top of page
  • Writer's pictureIKIF

Rugby World Cup 2019 brought me to see Itosu-kai family in Japan from Ireland

Updated: Dec 14, 2019

Soke Sakagami and Karen Dolphin from Switzerland

Getting the chance to train in Japan is always an honour. This time I took the occasion of the Rugby World Cup to meet up with old friends and the Itosu-Ryu Family.

From a spectacular opening ceremony, packed stadia and fanzones, record broadcast and social media figures to superb action and emotional scenes in Kamaishi, it was a spectacular start to Rugby World Cup 2019.

Asia’s first Rugby World Cup delivered unforgettable moments as ‘rugby mania’ has gripped Japan – never has a host nation been so engaged. Japan seized its moment to shine on the global stage as a special opening ceremony attracted universal fan and media praise, wowing a sell-out Tokyo Stadium crowd with a blend of Japanese and rugby history.

Between Rugby matches I took the opportunity to train in different dojos around Tokyo. I was delighted to be able to train in the Honbu dojo under the guidance of Soke Sakagami again. Being able to train in the hombu with Soke is always very special for me. Its like coming home to the centre of our karate world and really ground me in my practice, giving me so much motivation for the next months.

Meeting old karate friends is always a highlight. Our Itosu family is a very special one, welcoming people back who you may not have seen for many years, the bond of our karate training is very strong.

Each time I travel to Japan I appreciate being able to visit Sensei Kitaoka’s dojos. I always learn so much and enjoy Many thanks for Ai Kitaoka and Ayumu Oda for their kindness also. Oda’s memory of the details of katas is amazing and I always learn so much from training together.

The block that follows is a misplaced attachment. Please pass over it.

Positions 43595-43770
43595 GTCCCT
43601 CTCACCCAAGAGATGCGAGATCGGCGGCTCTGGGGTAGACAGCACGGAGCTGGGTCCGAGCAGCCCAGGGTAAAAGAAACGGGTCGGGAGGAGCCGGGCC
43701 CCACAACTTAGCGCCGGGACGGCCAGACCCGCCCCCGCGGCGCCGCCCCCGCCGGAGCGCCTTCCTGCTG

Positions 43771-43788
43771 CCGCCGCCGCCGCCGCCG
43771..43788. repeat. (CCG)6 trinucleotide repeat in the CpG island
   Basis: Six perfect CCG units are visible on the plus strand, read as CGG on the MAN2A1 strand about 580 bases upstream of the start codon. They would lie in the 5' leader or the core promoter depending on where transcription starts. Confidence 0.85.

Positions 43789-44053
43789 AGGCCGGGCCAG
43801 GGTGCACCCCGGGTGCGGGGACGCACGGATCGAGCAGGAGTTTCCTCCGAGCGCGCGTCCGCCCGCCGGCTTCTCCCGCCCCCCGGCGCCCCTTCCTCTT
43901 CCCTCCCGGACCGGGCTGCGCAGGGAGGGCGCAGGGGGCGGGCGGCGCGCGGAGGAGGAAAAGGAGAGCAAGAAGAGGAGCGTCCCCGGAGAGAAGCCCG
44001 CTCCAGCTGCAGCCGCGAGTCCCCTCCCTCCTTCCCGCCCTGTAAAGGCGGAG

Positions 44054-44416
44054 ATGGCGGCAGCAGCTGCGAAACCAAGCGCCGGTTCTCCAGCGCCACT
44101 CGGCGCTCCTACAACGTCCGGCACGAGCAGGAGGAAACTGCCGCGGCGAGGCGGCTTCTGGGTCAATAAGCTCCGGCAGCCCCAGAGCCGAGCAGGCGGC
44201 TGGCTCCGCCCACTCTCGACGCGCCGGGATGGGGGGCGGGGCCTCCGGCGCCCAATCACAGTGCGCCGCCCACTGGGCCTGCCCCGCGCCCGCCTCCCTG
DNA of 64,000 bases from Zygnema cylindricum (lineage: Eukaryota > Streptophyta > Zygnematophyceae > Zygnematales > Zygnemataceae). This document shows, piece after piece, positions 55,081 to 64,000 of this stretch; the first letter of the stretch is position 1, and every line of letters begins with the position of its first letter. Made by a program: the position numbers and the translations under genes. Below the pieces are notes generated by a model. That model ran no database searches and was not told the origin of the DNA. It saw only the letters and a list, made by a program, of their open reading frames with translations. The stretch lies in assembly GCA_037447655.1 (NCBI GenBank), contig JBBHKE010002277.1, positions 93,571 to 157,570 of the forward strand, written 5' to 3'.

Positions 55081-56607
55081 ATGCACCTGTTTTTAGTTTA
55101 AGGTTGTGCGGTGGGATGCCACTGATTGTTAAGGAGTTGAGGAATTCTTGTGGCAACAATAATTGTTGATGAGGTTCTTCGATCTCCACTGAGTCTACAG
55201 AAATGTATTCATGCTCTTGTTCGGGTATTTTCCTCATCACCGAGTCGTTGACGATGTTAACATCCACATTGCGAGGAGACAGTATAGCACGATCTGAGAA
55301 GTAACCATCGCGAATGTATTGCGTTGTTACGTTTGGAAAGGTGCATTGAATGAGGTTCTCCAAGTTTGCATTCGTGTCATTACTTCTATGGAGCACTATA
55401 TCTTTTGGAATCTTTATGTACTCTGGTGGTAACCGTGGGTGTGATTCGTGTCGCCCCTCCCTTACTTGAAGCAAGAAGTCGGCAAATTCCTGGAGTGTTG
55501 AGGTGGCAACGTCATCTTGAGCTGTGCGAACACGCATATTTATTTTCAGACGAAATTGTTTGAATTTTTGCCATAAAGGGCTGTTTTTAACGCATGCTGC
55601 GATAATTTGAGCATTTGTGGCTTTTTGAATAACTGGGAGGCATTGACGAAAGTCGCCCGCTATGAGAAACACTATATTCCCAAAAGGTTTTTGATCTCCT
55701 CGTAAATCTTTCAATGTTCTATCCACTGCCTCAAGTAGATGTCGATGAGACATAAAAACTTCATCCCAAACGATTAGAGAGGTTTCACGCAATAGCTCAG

This trip I also went to train with my old friend Maiko Murata in her dojo. We had not seen each other since the World Championships in Malaysia in 2009, what a great example of karate bringing friends back together after 10 years. When you step into a dojo and train together it is like there was no long gap and everyone speak the same language …of karate.

My next trip to Japan will be for work on the special occasion of the Olympic Games Tokyo 2020. Karate will make its first appearance on the Games programme at Tokyo 2020, with men and women competing in kata and kumite events at the Nippon Budokan.

Karate's quest to secure a place on the Olympic programme dates back to the 1970s. In 2015, the Tokyo 2020 Organising Committee proposed the inclusion of karate as one of five additional sports, a decision that was approved by the International Olympic Committee. Athletes will compete at the Nippon Budokan, the spiritual home of Japanese martial arts and a legacy venue from the Tokyo 1964 Games. I am sure this will be an exciting time and one karate will remember for ever.

Karen Dolphin

(Itosu-kai Ireland)

With Sensei Suzuki and members of Hiyoshi Branch in Yokohama

With Sensei Kitaoka and the members of Sho Karatedo Club in Tokyo

148 views0 comments


bottom of page